21. I have a number of mortality plates that I collected from the middle/upper Devonian Hamilton formation near Ithaca New York. In case the photos aren't clear, it's mostly brachiopod and crinoid hash. Would be interested in trading for any vertebrate material. Or invertebrate that lies outside the Devonian (maybe a similar mortality plate from the Ordovician or Silurian, so I could compare). Anyone interested? Make me an offer. Matt
  22. Here is some of the more interesting miscellaneous material from the little Devonian spot in my area I thought I'd share, I'm not sure of any of the specific IDs of any of these specimens I can only guess brachiopods, a possible crinoid stem, and horn corals?
  23. Eumetabolotoechia alaura n. sp. Sartenaer 2014 collected from the Pa side of the Delaware River across from Eddy Farm Sparrowbush NY. The Upper Devonian Sparrowbush Formation (NY Tully equivalent) about 40' thick is exposed here, superadjacent to the Middle Devonian Mahantango Formation (2450 ft thick in this area). E. alaura, previously described as Leiorhynchus mesacostale Hall 1860, an U. Devonian brachiopod ID of these specimens and advice of current nomenclature by Dr. Alex B of SUNY New Paltz. Gordon
  24. Hi all, I am looking to obtain some more brachiopods for in my collection, mostly because I think that it's a fascinating group of animals. Unfortunately, I do not have many of them. Therefore I'm asking the help of you all! This is what I want: Brachiopods (spiriferid or not) from any continent (preferably not from Europe) from the Paleozoic. I don't need a lot, just a few different ones to widen my collection! Having from many different locations would be nice too. I already have the following though, and as to avoid having duplicates I am not interested in these: Platystrophia from Maysville (KY, USA) Punctopsirifer from Beckenridge (TX, USA) Terebratula perforata from Kaloot (NL) Cyrtospirifer verneuilli from Barvaux-sur-Ourthe (BE) Atrypa reticularis from Eifel (DE) Cererithyris and Kallirhynchia from Lion-sur-Mer (FR) If you have one of those species (but from another location), I'm still interested! Or if you have other species but from the same location, same goes! What I don't want is to have the same species from the same location. In return, I have a selection of different (mainly) European fossils, ranging from shark teeth to seashells (and a few brachiopods ), and many other things. I also have several fossils from closed locations! If you're looking for anything specific yourself, then you can always ask me and I'll see what I have. If you're interested and have anything to propose, please send a PM! Thanks in advance! Max PS: for international shippers, make sure that the shipping costs to the Netherlands are not too high. I'm willing to ship to anywhere, but I just want to make sure that this is both ways! (No Track & Code needed; no signing needed; no priority needed; envelope is better)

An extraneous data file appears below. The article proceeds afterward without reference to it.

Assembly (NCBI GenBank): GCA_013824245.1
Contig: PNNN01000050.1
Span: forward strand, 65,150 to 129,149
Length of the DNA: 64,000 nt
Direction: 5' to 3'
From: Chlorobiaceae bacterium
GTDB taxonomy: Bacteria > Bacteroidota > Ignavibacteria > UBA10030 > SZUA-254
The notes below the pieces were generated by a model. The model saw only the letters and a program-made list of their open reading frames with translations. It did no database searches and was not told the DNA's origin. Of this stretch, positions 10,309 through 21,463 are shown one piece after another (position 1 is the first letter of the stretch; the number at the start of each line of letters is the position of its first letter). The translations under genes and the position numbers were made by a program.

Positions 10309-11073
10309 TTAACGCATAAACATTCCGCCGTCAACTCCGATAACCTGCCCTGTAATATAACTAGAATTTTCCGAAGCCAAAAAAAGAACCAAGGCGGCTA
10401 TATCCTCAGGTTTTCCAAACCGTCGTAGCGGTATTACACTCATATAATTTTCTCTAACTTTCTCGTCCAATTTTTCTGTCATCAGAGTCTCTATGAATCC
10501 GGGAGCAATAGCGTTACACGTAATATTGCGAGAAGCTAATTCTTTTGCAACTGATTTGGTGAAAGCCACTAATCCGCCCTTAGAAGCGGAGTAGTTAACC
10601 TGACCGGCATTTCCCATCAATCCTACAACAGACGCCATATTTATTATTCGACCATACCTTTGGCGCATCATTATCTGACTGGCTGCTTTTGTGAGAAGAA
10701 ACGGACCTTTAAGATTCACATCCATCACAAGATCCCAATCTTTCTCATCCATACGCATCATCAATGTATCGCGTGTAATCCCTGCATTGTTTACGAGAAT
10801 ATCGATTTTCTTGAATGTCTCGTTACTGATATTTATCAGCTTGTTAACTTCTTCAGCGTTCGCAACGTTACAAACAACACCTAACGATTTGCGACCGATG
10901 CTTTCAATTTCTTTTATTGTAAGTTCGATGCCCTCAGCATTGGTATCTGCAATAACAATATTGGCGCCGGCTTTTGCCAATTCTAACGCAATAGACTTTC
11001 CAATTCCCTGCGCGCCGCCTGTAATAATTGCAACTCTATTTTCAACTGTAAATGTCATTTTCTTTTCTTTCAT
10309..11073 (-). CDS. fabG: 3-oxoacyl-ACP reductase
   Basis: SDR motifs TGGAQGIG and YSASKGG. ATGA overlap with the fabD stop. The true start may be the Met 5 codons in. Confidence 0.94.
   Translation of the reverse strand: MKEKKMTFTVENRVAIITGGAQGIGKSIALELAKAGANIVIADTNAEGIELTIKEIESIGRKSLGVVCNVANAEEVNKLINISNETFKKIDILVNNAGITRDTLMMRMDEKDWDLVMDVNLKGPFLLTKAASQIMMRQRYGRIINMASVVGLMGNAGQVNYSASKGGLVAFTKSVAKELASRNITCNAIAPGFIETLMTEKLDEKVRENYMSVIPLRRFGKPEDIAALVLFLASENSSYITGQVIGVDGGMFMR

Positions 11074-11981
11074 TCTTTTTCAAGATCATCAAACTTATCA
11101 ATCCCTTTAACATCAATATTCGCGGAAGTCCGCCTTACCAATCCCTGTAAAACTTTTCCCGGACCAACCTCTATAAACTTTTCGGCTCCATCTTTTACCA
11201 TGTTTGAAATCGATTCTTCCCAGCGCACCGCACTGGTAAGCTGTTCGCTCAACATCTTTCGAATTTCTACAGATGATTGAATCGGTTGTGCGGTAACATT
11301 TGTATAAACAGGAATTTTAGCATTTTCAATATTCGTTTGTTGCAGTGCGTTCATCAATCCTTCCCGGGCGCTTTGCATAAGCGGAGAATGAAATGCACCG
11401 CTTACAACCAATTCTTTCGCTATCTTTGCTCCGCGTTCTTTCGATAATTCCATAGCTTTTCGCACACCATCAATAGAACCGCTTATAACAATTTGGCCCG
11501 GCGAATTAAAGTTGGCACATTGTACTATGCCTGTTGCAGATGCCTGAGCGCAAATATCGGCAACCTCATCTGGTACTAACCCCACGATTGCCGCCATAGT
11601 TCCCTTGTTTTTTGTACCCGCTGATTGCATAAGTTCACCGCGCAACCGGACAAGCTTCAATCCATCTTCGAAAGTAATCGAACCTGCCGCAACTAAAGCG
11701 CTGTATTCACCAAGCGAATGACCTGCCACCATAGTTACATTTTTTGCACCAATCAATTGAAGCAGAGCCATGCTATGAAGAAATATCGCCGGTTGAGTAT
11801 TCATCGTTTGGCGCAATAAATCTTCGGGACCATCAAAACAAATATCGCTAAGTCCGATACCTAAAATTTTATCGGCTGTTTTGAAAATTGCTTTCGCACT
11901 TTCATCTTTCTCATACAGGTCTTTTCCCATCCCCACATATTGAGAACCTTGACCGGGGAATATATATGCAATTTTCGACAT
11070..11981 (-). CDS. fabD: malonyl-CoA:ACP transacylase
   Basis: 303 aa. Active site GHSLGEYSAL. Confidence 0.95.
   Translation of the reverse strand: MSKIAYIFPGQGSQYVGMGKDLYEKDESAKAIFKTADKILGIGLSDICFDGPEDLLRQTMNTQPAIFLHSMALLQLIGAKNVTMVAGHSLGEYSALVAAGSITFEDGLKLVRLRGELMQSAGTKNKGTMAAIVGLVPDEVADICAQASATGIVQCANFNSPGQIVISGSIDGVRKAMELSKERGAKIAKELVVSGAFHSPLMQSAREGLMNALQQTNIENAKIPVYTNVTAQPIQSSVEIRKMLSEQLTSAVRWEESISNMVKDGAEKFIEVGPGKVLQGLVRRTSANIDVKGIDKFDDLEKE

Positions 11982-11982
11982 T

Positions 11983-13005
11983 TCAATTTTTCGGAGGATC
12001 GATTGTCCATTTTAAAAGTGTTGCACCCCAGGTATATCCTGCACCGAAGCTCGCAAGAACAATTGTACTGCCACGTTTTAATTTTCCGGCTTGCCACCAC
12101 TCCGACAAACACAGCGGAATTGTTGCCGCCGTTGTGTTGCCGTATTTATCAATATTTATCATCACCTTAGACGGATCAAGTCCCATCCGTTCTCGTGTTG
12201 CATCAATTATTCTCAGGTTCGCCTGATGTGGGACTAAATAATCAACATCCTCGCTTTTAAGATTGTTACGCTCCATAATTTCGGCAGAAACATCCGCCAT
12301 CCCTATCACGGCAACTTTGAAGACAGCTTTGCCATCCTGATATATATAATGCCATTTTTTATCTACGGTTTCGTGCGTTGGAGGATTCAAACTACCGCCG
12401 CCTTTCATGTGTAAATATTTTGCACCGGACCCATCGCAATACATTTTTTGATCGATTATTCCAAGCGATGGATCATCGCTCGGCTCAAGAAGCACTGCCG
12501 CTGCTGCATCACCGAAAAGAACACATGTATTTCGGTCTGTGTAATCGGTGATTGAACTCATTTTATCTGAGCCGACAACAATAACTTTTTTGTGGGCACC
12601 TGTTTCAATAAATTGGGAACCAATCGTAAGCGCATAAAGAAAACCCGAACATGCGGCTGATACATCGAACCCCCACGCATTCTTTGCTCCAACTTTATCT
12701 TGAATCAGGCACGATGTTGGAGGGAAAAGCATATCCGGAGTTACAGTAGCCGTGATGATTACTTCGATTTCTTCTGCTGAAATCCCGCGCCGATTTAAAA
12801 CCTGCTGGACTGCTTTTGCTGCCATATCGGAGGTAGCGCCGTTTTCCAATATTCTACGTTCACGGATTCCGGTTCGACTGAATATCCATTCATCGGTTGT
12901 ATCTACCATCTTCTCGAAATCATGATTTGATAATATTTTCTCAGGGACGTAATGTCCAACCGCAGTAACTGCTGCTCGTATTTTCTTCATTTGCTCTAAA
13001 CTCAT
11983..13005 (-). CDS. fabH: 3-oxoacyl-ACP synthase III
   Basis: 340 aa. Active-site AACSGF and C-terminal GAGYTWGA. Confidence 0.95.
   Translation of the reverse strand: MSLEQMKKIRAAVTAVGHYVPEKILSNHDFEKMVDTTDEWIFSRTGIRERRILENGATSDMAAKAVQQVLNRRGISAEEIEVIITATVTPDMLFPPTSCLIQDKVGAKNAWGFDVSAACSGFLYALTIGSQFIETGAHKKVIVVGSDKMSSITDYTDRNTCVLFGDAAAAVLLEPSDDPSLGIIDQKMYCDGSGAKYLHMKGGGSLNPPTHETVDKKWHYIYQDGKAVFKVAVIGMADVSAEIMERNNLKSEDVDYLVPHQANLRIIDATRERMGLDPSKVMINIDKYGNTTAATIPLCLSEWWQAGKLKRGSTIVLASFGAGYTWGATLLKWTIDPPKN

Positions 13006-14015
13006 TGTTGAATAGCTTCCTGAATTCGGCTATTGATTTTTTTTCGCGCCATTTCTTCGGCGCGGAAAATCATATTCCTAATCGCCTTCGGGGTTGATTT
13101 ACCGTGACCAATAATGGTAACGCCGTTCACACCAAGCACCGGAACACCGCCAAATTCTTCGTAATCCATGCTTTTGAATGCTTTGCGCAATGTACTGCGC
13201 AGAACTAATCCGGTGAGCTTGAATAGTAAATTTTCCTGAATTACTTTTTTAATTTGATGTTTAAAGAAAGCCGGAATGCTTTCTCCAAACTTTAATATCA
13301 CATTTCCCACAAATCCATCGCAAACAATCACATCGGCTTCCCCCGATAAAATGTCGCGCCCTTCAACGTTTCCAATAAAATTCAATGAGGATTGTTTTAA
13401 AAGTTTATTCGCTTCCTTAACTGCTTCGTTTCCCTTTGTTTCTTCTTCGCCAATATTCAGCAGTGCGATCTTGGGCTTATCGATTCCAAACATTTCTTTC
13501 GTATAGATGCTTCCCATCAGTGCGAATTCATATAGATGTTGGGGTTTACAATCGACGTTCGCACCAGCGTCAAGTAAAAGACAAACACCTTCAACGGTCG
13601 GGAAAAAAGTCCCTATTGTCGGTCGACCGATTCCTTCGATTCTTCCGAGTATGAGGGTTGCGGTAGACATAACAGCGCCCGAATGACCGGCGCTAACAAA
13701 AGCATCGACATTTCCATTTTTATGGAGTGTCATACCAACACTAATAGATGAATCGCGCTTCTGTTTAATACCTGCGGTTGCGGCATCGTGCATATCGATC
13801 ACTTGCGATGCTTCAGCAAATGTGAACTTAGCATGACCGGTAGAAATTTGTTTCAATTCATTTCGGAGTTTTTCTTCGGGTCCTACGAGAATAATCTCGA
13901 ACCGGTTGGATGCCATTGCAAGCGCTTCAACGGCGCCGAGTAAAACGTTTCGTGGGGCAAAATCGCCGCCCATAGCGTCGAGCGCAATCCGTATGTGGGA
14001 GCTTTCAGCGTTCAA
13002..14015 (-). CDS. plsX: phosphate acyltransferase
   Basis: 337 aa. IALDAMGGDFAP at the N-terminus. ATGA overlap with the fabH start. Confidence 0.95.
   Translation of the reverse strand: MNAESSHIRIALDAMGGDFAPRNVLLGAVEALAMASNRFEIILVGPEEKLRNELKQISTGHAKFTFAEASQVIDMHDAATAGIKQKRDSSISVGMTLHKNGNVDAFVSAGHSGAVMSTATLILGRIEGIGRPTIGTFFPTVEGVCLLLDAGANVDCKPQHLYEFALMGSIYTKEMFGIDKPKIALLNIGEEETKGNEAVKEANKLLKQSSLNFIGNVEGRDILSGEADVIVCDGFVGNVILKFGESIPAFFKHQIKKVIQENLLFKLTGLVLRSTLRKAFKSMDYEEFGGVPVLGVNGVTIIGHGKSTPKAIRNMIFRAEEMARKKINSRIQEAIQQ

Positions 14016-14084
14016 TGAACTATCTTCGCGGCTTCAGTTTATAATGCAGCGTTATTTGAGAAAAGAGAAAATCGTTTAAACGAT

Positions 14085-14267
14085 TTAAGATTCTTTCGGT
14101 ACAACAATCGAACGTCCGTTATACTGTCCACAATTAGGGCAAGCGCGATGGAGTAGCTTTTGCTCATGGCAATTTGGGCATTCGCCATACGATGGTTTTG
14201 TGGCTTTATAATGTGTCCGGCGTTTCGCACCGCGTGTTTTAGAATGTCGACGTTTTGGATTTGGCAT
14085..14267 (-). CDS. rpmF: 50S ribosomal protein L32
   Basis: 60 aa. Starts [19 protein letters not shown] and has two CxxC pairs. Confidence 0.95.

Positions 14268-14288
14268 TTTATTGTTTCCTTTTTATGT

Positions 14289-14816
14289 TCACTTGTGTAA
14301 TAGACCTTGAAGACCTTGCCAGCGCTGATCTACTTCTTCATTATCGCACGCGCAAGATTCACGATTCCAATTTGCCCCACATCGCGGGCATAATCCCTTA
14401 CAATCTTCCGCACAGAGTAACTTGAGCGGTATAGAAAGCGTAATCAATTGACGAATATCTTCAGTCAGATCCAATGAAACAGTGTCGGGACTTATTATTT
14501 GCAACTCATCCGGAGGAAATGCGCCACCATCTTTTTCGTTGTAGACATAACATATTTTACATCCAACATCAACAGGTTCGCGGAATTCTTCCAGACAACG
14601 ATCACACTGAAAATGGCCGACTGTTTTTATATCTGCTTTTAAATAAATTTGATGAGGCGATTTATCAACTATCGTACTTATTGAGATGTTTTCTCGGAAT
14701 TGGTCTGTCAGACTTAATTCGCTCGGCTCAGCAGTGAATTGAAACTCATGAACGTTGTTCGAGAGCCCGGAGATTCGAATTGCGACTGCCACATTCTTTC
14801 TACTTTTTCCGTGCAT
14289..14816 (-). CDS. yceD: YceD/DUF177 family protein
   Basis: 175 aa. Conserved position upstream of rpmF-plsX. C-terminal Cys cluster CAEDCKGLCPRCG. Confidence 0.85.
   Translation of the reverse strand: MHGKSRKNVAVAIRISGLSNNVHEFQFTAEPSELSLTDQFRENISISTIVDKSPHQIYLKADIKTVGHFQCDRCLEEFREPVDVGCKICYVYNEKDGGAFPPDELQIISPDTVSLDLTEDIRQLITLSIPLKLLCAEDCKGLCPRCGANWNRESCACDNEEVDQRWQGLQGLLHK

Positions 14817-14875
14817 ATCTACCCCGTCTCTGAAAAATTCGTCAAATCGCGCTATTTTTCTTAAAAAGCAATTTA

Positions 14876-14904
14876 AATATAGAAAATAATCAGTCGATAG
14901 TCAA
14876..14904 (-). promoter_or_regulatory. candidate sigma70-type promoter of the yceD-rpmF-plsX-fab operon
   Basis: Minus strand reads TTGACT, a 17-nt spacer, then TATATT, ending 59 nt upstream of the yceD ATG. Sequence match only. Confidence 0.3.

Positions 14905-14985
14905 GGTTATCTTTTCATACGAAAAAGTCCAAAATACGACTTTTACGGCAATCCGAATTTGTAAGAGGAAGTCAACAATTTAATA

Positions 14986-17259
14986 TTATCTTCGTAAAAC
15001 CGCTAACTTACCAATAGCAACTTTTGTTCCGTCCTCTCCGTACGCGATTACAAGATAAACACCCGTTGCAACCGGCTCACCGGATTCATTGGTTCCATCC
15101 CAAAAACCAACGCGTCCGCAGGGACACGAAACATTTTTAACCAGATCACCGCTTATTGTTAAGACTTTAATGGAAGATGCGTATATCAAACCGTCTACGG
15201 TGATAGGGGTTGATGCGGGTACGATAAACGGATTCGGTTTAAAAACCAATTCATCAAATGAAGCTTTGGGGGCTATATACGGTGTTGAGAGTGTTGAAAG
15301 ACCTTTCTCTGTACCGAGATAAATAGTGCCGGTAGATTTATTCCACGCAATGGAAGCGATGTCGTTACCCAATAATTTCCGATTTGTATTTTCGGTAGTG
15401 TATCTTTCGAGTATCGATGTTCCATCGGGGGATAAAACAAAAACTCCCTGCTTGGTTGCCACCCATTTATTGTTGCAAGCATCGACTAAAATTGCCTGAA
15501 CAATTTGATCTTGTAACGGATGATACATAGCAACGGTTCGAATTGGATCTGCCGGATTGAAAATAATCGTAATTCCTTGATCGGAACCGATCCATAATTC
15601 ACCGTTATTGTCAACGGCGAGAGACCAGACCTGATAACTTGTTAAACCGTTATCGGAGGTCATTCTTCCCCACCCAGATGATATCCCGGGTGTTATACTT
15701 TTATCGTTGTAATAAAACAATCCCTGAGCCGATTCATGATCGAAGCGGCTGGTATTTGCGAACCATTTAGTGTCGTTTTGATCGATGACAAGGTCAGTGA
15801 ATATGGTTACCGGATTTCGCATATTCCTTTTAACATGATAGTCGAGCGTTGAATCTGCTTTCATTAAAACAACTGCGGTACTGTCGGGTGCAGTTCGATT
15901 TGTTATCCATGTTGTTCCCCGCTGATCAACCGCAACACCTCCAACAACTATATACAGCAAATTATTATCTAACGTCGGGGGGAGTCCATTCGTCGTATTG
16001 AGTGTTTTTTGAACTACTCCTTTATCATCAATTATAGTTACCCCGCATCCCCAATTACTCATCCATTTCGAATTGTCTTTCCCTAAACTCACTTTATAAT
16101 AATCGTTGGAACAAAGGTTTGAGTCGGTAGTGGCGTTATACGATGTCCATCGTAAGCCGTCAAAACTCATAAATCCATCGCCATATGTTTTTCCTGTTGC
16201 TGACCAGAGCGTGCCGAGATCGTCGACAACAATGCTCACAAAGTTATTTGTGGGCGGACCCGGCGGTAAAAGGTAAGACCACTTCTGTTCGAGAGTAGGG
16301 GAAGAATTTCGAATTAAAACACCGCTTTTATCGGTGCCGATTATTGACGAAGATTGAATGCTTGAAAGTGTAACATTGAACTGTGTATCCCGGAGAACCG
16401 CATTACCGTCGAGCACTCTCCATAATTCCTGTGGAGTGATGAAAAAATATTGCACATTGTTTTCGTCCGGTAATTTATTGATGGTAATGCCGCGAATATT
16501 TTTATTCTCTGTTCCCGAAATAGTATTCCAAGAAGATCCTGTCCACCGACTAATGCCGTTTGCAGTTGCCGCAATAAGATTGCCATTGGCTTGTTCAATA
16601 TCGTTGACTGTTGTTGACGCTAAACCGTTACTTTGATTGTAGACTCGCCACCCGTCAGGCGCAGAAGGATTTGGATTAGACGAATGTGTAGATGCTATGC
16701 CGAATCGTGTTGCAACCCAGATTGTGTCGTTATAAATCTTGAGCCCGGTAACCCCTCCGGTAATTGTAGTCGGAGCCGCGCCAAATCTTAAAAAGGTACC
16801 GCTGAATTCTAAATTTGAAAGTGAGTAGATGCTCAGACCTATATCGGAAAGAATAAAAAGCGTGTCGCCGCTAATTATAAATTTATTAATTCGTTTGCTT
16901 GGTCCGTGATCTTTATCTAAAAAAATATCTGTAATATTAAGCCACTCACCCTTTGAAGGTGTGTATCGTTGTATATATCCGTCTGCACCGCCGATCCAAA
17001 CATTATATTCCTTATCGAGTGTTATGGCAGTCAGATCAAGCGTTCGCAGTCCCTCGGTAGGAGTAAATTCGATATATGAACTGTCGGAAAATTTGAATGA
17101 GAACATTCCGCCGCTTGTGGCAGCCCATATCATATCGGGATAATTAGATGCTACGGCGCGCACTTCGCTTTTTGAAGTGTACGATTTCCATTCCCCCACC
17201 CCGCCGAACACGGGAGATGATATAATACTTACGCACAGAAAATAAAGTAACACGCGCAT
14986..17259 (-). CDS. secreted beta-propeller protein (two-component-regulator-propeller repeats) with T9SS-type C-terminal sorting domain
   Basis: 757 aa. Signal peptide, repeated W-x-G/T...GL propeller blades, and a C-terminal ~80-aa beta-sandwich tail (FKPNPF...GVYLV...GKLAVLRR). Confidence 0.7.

25. From the album Beltzville State Park

    Brachiopod internal mold with crinoid impression Devonian Manhatango Formation Beltzville State Park, Beltzville, PA